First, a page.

Remove Burrs and Filings

Remove-burrs-and filings

Burrs and filings can prevent proper contact between the pipe and fitting and may put undue stress on the pipe and fitting assembly. For this reason, they must be removed from the outside and inside of the pipe. A chamfering tool or file is suitable for this purpose.

You should also create a slight bevel at the end of the pipe. This bevel helps to ease the pipe into the fitting socket without pushing the solvent cement down into the joint. For pipe sizes 2 in. (50 mm) and larger, a 10 to 15° chamfer of 3/32 in. (2.38 mm) is recommended.


Prepare the Piping for Fitting


Wipe loose debris and moisture from the fitting socket and pipe end with a clean, dry rag. Moisture can slow the curing process, and debris can interrupt the pipe and fitting connection.

Before applying solvent cement, insert the pipe into the fitting. The pipe should easily enter the fitting socket up to 1/3 to 2/3 of the depth. If the pipe hits the bottom lip of the fitting with little interference, use a different fitting.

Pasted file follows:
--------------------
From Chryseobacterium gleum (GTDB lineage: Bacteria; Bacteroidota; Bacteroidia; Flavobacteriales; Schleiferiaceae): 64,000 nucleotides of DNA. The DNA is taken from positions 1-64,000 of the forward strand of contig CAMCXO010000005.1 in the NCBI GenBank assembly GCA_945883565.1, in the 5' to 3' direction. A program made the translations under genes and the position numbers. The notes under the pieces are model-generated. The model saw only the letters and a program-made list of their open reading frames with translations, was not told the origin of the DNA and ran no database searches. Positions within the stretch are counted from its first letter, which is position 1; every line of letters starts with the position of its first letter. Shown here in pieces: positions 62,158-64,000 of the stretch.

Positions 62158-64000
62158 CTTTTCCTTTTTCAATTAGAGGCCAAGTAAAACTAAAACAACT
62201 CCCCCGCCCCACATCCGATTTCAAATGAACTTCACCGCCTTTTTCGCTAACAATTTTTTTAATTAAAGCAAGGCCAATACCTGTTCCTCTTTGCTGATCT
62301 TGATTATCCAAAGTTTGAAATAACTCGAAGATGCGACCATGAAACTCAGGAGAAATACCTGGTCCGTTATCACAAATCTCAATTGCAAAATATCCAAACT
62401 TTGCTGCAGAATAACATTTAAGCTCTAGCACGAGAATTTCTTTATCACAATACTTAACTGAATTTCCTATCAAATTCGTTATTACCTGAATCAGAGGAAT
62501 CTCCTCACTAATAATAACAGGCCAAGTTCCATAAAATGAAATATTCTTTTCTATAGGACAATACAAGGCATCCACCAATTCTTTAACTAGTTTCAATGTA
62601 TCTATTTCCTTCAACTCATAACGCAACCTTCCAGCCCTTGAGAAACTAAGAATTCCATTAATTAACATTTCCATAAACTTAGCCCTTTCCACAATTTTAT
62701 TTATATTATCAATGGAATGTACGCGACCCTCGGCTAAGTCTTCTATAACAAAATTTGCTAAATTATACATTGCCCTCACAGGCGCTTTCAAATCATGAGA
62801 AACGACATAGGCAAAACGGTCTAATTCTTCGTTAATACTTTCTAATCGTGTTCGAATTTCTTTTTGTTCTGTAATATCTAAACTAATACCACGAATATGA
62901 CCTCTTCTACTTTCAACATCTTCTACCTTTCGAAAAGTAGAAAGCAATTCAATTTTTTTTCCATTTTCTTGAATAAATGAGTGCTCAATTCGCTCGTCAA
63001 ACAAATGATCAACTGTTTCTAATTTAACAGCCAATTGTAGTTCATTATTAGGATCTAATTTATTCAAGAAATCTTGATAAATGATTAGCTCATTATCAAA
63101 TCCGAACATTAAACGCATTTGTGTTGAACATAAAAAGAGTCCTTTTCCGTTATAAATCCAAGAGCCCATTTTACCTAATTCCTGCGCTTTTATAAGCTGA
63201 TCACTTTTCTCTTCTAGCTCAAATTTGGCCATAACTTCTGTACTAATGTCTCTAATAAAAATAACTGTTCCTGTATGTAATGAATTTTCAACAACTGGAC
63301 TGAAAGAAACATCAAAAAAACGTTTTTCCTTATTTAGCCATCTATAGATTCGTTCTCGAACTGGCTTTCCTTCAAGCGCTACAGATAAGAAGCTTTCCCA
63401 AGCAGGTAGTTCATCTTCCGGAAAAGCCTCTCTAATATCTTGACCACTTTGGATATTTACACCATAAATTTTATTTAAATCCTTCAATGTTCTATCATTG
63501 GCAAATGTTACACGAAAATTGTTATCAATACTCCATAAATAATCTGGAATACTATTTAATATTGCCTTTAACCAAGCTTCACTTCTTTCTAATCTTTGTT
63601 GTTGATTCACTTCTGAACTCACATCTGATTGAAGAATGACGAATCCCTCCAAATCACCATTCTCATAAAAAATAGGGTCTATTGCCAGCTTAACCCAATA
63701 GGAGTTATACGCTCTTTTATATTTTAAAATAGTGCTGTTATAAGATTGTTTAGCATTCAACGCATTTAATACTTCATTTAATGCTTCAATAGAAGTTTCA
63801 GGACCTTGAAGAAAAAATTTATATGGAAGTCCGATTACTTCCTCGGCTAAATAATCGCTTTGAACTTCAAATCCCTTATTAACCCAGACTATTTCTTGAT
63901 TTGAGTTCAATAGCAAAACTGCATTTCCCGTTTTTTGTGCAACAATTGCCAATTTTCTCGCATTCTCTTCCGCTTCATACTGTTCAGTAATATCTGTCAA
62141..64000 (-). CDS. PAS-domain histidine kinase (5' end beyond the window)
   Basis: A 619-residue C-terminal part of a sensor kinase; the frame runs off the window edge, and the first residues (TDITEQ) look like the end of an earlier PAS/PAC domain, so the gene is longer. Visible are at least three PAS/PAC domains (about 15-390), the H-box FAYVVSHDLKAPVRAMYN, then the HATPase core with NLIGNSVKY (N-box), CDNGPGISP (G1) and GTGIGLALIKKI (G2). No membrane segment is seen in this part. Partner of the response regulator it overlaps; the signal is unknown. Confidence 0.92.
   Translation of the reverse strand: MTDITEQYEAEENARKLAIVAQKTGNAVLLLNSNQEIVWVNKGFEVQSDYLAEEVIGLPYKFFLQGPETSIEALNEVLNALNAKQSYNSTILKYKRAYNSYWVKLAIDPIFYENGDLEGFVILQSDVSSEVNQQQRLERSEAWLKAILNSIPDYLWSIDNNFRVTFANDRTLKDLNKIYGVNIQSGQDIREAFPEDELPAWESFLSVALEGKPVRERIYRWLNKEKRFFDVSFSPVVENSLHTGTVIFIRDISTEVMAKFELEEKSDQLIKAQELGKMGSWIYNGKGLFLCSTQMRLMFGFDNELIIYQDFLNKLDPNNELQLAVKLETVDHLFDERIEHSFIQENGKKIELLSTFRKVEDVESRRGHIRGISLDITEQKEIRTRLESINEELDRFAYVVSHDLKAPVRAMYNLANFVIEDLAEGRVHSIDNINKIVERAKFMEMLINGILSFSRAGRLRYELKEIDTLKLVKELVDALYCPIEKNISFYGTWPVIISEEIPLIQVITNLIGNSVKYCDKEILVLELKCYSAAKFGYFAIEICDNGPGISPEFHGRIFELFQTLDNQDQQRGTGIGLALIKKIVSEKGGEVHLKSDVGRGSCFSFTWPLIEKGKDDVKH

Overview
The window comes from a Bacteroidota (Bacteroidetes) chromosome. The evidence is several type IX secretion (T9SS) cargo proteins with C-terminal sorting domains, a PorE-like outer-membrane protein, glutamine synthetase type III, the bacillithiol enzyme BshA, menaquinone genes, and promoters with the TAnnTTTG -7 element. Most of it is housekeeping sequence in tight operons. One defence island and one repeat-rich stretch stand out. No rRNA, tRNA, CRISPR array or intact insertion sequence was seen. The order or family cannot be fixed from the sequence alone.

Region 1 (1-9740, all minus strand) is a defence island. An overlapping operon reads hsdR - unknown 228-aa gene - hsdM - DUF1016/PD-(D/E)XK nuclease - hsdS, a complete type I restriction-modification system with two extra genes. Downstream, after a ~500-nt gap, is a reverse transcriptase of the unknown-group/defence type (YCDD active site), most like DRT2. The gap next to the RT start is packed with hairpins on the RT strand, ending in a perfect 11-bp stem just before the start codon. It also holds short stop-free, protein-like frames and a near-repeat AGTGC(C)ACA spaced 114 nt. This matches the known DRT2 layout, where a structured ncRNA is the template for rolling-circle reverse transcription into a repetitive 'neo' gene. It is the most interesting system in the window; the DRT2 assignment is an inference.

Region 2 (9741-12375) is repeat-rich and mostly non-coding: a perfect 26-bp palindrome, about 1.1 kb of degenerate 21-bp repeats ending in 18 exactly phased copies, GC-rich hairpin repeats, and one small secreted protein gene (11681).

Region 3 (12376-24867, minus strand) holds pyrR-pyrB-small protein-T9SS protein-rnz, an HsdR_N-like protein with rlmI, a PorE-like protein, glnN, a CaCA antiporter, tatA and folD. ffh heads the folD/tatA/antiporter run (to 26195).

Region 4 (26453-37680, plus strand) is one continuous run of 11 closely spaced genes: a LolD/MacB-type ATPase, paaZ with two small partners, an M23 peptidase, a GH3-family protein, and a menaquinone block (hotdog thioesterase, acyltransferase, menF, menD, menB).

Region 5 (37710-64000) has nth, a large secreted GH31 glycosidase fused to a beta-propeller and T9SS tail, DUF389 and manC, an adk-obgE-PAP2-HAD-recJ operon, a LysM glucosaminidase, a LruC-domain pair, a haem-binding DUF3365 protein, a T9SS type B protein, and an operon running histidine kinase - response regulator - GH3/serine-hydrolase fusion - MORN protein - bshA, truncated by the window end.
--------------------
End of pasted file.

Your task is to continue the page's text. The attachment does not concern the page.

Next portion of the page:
Apply Solvent Cement


Use only BlazeMaster solvent cement which is approved for use in for protection systems. In general, don’t use solvent cement that has exceeded its shelf life or has become discolored or gelled, and don’t apply solvent cement near an open flame, source of heat, or while smoking.

The solvent cement can be applied directly to the clean pipe and fitting surfaces.

Apply solvent cement with a natural bristle brush or dauber half the size of the pipe diameter. Use a dauber to apply cement on pipe sizes below 2 in. (50 mm).

Don’t allow the solvent cement to puddle within the fittings and pipe.

Apply a heavy, even coat of cement to the outside of the pipe end, then a medium coat to the inside of the fitting socket. Pipe sizes greater than 2 inches (50 mm) should receive a second coat of cement on the pipe end.


Assemble the Pipe and Fitting


Immediately after cement application, insert the pipe into the fitting socket and rotate 1/4 turn until the fitting-stop is reached. The fitting should be properly aligned for installation at this time, and the pipe must meet the bottom of the fitting socket.